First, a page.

Just when we finally got planking off the list of wedding trends (you've totally been doing that for the last few years, right?), come more and more trends that are going to make your grandmother roll over in her grave and your parents threaten to not "give you one cent for that damn crazy wedding!" And with what you have up your sleeve, do you blame them?
You're probably thinking: What could possibly be weirder than recreating cartoon characters for your wedding? Here are wedding trends that are way worse and much weirder.
According to bridal trend watchers, ruffles, bows, lace, accent beading and tulle are all posed to make a comeback in 2011, as are fairy-tale princess ballgown skirts. One trend, however, may surprise you: a return to long-sleeved gowns. Why are they coming back now, and more importantly, could you rock one?
Although weddings may seem timelessly romantic, every wedding season ushers in a series of new trends: doggie attendants, YouTube invitations, dry receptions. Now, it seems that Project Runway-channeling brides are adopting "design it yourself" wedding and engagement gear as the latest in wedding trends. Are you into this trend?
When self-pleasure surpassed the regular stuff. Bozo gets dumped for letting his girlfriend take a foul ball beaning for him. Statistical signs he may be cheating. More on manscaping. The extra benefits of a vasectomy. Escaping a boring relationship. Worst wedding trends. Where wedding planning and fantasy football meet. Can men and women be friends? Signs she's faking an orgasm. And some tough love for women who dig married men.
Many brides feel the pressure to look like a movie star when they walk down the aisle. According to a 2007 study from Cornell University, more than 70 percent of brides-to-be want to lose weight before their wedding. We investigate what's behind the trend, and how to lose weight the healthy way.
Not everyone has his or her heart set on tying the knot in a traditional way. It’s becoming increasingly common for couples to seek out locations that are a bit more unique and memorable. These six awe-inspiring places—from simple to simply over-the-top—are sure to leave you and your guests breathless.
If you were a bridesmaid—or even just a wedding guest—in 2009, you know that some of the year's hottest knot-tying trends were truly trying. Personally, if we never see another multi-tiered-cupcake cake, bride-and-groom karaoke number or cutesy custom cocktail (the Matt-'n-Tina-tini, anyone?), we could die alone and happy. But just when you thought it was safe to go back to the chapel, here's a forecast of some of the most annoying things you'll most likely be asked to embrace at weddings in 2010.
Word on the street is that Khloe Kardashian will be tying the knot with her LA Lakers boyfriend Lamar Odom this upcoming weekend. If these rumors are correct, that means the two will be agreeing to spend the rest of their lives together after only about a month of dating. But is marrying someone after such a brief time really such a terrible idea? Or does doing so have its benefits? We've thought it over, and come up with some reasons in favor of and against marrying someone you hardly know.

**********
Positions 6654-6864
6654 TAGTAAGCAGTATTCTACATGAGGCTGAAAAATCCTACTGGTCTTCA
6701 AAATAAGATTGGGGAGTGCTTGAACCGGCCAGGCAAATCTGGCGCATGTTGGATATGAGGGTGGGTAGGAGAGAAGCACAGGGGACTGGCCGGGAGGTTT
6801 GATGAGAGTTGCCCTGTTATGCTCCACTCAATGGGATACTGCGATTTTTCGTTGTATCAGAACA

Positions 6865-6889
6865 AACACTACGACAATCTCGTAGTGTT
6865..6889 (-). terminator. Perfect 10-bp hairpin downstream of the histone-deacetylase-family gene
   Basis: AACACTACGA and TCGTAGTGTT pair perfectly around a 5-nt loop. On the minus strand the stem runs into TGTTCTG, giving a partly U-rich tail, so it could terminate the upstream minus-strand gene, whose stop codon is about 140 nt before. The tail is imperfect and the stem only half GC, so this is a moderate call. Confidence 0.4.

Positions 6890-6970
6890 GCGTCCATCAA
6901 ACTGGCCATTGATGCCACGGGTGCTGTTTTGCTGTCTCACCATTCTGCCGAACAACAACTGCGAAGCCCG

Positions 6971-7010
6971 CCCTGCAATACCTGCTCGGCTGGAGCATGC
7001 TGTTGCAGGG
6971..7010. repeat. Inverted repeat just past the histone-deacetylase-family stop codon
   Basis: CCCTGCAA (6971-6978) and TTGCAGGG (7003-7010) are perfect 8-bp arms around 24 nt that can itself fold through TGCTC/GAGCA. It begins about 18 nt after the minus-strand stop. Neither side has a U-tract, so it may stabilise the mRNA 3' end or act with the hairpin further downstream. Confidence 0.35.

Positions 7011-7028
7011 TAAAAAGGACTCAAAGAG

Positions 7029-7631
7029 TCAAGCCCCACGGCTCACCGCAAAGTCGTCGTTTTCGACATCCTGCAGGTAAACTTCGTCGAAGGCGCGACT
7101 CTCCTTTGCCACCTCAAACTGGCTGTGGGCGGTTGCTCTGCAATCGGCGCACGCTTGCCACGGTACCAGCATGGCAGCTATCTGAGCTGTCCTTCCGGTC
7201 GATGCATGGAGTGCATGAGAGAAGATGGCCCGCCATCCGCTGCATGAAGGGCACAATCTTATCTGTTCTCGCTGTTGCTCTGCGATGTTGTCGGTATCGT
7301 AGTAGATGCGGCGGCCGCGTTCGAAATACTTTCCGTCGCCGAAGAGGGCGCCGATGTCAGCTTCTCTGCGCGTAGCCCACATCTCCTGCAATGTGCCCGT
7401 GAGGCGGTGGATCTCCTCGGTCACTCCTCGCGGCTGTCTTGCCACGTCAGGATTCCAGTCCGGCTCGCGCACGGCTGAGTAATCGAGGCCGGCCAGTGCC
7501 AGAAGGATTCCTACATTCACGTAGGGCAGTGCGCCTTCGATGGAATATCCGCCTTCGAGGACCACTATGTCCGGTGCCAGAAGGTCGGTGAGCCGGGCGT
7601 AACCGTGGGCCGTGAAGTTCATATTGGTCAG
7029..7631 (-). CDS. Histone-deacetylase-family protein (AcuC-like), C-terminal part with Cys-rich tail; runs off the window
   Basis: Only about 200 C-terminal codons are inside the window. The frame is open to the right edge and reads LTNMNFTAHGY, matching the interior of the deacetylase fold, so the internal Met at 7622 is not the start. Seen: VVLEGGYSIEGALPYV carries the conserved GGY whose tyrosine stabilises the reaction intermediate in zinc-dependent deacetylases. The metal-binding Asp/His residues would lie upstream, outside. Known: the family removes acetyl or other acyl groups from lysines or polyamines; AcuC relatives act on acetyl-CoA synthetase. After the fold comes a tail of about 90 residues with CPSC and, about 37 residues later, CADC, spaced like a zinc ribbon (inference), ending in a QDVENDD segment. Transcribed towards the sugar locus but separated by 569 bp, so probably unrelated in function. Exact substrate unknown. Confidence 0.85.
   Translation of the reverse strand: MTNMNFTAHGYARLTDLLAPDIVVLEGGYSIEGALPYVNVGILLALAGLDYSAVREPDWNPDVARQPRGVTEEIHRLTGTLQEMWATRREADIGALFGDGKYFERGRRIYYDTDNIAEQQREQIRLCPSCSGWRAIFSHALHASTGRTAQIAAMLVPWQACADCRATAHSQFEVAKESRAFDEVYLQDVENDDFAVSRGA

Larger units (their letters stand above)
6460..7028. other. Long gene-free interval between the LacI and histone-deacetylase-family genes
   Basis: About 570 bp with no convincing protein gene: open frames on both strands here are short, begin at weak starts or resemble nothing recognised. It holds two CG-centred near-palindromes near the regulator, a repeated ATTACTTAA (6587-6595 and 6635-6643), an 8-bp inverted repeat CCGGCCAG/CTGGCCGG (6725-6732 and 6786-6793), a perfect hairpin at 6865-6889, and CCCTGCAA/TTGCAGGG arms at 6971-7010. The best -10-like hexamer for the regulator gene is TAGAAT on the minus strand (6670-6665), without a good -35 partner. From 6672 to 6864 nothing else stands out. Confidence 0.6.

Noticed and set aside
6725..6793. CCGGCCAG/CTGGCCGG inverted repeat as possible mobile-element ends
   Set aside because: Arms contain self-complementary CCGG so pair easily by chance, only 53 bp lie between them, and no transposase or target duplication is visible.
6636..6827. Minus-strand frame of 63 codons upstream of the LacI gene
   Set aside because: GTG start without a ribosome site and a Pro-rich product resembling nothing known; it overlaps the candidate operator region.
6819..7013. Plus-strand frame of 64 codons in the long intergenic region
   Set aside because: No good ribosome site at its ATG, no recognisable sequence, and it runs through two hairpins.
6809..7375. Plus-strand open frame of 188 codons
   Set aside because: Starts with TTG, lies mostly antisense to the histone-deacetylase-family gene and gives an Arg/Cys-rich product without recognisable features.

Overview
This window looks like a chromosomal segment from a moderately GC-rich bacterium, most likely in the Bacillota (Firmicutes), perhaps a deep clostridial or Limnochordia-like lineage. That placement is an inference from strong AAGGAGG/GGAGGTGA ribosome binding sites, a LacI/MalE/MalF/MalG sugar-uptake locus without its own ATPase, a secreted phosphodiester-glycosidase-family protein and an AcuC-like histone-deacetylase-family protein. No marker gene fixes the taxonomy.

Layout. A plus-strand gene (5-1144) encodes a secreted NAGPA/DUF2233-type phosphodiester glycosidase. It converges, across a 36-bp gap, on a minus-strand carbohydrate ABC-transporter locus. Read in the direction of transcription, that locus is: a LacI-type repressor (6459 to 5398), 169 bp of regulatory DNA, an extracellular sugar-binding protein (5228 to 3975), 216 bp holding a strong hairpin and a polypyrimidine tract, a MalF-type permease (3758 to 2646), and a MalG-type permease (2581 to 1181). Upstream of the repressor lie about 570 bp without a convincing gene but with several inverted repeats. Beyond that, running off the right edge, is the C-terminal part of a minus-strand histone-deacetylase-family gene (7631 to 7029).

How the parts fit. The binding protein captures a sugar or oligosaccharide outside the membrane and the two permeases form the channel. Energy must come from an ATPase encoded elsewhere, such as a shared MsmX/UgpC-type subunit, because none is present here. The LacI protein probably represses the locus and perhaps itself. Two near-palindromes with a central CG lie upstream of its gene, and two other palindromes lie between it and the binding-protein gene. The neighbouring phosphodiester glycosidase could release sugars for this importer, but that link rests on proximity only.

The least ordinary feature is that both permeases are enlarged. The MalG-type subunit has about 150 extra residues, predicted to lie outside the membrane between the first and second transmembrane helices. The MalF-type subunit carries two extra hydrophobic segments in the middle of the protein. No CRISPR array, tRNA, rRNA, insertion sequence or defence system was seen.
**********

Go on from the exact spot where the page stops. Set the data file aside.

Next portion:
For some soon-to-be-married people, the most important thing about choosing the wedding date is the weather. For others, it's the availability of loved ones. But for those who place a special value on numbers, it's something a bit more straight-forward: the auspiciousness or memorability of the date itself. And for those particular couples, it doesn't get much better than today: September 9, 2009 (or 9.9.09).
When you get down to basics, marriage is about money. Pounding hearts, sweet nothings and lazy Sundays in bed are all well and good, but legally, a marriage creates one financial entity where there once were two. So it makes sense that the economic downturn would affect all stages of marriage, from the beginnings (the wedding) to the end (divorce). The New York Times proves this point in two style pieces this weekend.
Weddings may be all about the details, but gone are the days when fretting over minor points was constricted to the colors of candied almonds and what dresses the bridesmaids will wear. The New York Times reported this weekend some couples now dictate what guests should wear. Everyone knows never to wear white to a wedding, but now some guests are instructed on their wedding invites not to wear outfits that will clash with the flowers, candles... and other guests. Couples are asking friends and fam to wear all white, or pastels, for example, presumably so no one clashes in photos.
Think Miranda in Sex and the City, for example, who wore black to her garden wedding in the show's sixth season, not caring to promote a false sense of virginal purity with her son and seasons of bed partners in tow. Color has slowly been working its way onto wedding dresses, in the form of sashes or trim. Ever the trend setter, Gwen Stefani wore a white-and-rose-colored Galliano gown for her 2002 wedding to fellow rocker Gavin Rossdale (pictured above, courtesy of wedlog.instablogs.com). Now, brides are making statements with entire gowns--and websites devoted to them--in red.
We're happy to find that more and more engaged couples are planning an environmentally conscious wedding, complete with fuel-conserving hybrid limosines and worm-friendly dresses. Makes sense, considering that aside from a possible new house, the wedding is probably the heftiest expenditure that the new couple will fork out for.